Consumer Reports

Problem Solvers Consumer Reports: Save on prescription drugs Consumer Reports: Save on prescription drugs (Video)
People who regularly take prescription medication spend on average more than $700 per year for drugs. To help you keep more of that money in your pocket, Consumer Reports had its shoppers check out prices at nearly 200 pharmacies.
Problem Solvers Consumer Reports: Beauty in a box Consumer Reports: Beauty in a box (Video)
How nice to come home and find a pretty package full of goodies just for you. That’s the appeal of beauty box subscription services, which deliver samples of makeup and skin-care products every month. Consumer Reports ShopSmart signed up for eight services.
Problem Solvers Consumer Reports: Your TV can spy on you Consumer Reports: Your TV can spy on you (Video)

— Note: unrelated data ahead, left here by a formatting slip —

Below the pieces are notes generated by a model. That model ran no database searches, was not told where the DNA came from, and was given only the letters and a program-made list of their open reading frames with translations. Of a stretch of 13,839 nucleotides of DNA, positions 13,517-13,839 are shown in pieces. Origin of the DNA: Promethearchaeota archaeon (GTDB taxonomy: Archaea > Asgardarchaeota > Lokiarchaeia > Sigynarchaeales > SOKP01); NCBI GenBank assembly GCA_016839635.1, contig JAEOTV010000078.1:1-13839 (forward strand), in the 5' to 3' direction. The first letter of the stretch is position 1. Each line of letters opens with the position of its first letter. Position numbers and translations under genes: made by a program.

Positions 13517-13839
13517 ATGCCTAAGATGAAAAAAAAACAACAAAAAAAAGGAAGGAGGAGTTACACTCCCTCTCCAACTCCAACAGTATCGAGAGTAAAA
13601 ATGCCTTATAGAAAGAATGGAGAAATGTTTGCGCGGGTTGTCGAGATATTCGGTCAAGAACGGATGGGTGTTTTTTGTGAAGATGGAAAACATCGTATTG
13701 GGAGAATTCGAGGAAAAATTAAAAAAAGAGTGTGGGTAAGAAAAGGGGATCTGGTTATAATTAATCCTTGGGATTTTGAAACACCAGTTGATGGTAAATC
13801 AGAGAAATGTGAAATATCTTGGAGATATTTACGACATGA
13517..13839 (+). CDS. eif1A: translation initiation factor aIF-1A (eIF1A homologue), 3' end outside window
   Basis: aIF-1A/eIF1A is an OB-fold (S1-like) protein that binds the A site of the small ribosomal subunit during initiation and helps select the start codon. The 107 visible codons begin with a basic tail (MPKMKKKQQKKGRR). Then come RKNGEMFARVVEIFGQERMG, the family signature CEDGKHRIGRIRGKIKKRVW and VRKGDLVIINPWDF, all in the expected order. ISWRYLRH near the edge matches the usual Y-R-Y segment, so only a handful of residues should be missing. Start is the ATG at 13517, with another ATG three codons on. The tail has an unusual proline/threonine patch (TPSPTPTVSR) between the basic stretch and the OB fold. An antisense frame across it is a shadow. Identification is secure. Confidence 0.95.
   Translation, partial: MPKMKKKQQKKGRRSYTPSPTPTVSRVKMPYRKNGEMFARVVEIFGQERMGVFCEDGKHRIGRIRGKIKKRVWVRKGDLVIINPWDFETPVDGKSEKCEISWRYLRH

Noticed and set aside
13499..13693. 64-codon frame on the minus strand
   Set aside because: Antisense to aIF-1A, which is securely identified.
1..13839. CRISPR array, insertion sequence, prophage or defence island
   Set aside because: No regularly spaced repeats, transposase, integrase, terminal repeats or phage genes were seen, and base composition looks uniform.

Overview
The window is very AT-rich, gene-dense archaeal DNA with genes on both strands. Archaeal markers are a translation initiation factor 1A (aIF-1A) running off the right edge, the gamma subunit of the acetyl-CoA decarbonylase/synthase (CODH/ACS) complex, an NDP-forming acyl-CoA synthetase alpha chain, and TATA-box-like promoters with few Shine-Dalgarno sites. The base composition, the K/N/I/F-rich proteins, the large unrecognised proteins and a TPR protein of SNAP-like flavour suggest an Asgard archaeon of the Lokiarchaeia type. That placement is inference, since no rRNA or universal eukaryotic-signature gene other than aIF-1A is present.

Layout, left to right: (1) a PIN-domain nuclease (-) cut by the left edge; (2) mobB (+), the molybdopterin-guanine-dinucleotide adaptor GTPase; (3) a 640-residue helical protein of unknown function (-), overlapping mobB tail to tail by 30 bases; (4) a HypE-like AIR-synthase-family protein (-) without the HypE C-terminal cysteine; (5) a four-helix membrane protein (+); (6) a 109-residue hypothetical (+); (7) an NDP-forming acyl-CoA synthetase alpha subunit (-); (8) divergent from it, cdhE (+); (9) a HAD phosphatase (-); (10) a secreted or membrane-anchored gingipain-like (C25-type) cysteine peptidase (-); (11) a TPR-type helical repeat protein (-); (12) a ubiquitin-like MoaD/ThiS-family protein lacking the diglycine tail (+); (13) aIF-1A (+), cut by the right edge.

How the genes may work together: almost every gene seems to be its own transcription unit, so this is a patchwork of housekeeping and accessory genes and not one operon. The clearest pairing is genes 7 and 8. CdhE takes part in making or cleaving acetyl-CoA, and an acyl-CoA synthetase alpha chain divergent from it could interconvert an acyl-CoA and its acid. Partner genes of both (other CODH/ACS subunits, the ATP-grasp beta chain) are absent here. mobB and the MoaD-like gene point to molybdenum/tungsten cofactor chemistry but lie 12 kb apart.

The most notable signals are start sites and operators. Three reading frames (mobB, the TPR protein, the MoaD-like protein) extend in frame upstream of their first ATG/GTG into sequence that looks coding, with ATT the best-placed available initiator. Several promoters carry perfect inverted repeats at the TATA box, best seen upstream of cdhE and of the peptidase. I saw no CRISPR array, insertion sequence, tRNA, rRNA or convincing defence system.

It’s likely you don’t think you’ve invited a spy into your home when setting up a new TV. But new Samsung, LG, and Vizio smart TVs can record and share everything that’s viewed, whether it’s a broadcast or something streaming from the Internet. And some smart TVs can even track what DVD you’re watching.
Problem Solvers Consumer Reports: Free Credit Score Consumer Reports: Free Credit Score (Video)
Consumer Reports says there are hundreds of different ways to score the same credit information. So there’s no guarantee that a lender you approach will use the same score that you got online.
Problem Solvers Consumer Reports: Successfully cutting cable Consumer Reports: Successfully cutting cable (Video)
Three things that have traditionally kept people tied to cable: sports, kids’ programming, and addictions to shows such as Game of Thrones that were only available with a pay TV service. But all that’s starting to change.
Problem Solvers Consumer Reports: Veggie chips vs. potato chips Consumer Reports: Veggie chips vs. potato chips (Video)
Consumer Reports just tested 32 different snack chips made from bean chips, pea chips, veggie chips, and kale. Don’t get the idea that they’re as good for you as fresh vegetables, but most of the ones tested are a little lower in fat and calories than classic potato chips. Several of the new chips qualify as low sodium. And some are an excellent source of fiber. Consumer Reports found several to recommend.